- Tongue exhibits increased sensitivity and discomfort towards cigarette smoke and toothpaste.
- The red areas sometimes become infected with thrush (candida).
- In addition, there may be sores and burning pain as well as bad breath.
Preventing Geographic Tongue
- As geographic tongue can occur due to a vitamin B deficiency, you need to eat more vitamin B-rich foods. This vitamin can even prevent recurrence of patches on your tongue.
- Follow proper oral hygiene by brushing your teeth twice daily and flossing regularly.
- Avoid toothpastes with tartar-control additives, heavy flavoring, or whitening agents. Use a mild toothpaste for sensitive teeth instead.
- Manage your stress levels, as stress seems to contribute towards the development of this condition.
When to See a Doctor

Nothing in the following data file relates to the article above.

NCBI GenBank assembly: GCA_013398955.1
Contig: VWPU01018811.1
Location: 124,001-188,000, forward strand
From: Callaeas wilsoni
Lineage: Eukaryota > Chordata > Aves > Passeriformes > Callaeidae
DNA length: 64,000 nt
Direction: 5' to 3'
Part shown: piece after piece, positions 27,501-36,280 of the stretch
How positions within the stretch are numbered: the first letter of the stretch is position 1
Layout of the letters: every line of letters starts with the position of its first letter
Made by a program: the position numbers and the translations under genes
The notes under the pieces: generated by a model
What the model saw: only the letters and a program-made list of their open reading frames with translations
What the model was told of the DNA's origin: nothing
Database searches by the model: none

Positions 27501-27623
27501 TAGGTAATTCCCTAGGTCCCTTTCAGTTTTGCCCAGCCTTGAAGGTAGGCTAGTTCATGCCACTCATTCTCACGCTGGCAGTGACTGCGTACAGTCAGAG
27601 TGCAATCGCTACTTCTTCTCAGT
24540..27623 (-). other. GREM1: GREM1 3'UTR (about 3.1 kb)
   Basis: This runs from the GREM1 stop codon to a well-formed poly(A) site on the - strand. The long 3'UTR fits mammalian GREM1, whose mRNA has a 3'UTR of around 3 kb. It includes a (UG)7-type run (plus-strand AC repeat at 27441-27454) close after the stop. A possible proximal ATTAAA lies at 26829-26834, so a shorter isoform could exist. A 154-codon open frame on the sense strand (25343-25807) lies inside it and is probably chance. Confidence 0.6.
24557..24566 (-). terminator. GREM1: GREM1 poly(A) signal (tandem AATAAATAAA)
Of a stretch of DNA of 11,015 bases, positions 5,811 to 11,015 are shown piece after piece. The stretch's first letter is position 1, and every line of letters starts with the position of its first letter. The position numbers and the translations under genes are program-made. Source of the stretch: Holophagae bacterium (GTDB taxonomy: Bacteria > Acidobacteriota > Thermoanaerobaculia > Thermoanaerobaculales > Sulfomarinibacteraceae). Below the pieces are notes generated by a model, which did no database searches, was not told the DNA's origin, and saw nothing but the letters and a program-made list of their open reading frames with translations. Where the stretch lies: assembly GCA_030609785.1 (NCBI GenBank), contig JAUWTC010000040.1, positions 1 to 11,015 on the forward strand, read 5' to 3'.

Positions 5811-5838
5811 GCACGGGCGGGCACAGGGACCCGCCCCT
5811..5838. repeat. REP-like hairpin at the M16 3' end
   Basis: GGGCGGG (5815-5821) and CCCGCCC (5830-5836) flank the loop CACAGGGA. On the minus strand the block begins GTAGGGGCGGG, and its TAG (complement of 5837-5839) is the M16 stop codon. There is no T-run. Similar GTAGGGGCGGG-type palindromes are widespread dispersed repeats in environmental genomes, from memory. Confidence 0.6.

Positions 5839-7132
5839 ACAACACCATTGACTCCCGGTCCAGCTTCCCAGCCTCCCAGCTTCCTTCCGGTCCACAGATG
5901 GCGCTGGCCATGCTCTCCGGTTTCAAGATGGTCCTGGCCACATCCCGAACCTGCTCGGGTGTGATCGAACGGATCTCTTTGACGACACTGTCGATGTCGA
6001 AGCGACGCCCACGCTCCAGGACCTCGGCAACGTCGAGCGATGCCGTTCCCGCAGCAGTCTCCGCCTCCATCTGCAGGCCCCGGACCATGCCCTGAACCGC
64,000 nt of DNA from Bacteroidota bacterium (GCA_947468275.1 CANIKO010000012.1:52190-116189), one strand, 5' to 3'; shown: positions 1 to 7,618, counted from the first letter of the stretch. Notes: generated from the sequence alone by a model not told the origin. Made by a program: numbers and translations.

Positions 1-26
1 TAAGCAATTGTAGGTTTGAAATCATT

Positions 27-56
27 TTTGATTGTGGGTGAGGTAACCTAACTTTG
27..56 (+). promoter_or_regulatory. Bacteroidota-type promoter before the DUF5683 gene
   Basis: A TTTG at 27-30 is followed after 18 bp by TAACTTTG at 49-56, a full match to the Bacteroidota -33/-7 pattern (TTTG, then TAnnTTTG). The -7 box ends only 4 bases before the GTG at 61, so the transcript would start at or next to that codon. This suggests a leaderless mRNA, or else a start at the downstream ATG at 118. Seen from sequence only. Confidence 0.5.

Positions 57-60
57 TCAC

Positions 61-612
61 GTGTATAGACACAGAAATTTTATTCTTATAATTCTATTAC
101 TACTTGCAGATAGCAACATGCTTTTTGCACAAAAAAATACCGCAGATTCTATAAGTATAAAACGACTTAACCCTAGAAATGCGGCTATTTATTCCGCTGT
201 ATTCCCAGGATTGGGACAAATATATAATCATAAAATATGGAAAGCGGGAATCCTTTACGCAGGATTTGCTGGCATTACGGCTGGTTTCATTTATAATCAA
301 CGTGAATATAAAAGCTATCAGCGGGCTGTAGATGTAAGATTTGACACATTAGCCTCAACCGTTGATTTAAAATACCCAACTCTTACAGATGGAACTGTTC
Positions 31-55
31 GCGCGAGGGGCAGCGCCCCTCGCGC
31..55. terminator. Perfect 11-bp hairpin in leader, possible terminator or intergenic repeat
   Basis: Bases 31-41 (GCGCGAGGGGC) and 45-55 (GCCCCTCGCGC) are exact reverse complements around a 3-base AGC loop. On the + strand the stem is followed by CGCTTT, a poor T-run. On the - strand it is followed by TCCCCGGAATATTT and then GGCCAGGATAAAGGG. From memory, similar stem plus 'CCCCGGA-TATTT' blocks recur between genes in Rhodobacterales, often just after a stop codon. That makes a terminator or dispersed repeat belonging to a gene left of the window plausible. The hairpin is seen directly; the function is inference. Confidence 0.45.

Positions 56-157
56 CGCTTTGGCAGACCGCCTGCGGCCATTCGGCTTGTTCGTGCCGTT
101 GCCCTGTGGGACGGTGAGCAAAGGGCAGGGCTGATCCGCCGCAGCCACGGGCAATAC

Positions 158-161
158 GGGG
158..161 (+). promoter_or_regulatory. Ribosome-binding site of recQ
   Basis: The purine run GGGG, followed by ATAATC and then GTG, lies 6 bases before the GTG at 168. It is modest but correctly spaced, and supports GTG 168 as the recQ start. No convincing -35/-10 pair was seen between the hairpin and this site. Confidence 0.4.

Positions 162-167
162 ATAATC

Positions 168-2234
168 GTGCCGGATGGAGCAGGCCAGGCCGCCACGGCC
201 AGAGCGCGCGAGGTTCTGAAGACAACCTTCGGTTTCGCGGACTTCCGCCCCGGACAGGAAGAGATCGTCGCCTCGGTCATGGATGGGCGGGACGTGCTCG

Always consult your doctor for a proper diagnosis to rule out the possibility of a more serious underlying condition.
You must see a doctor if you experience any of the following:
- A lesion that lasts longer than 10 days
- Troubled breathing
- Difficulty speaking, chewing, or swallowing
- Severely swollen tongue
There is no cure for geographic tongue. To ease the nuisance or irritation, you can try some simple home remedies and lifestyle changes.
Treating Geographic Tongue at Home
Here are some ways to alleviate the signs and symptoms of geographic tongue.
1. Clean the Tongue
As a generally accepted rule of thumb, brushing your teeth twice a day and flossing once a day is enough to maintain good oral hygiene. However, we conveniently skip over the fact that the tongue is also part of our oral cavity in addition to our teeth and gums.
Scraping your tongue regularly, therefore, should be a mandatory step in your oral routine. This will prevent the development of white patches on your tongue. To scrape your tongue, you can use a tongue scraper or a toothbrush with a tongue cleaner.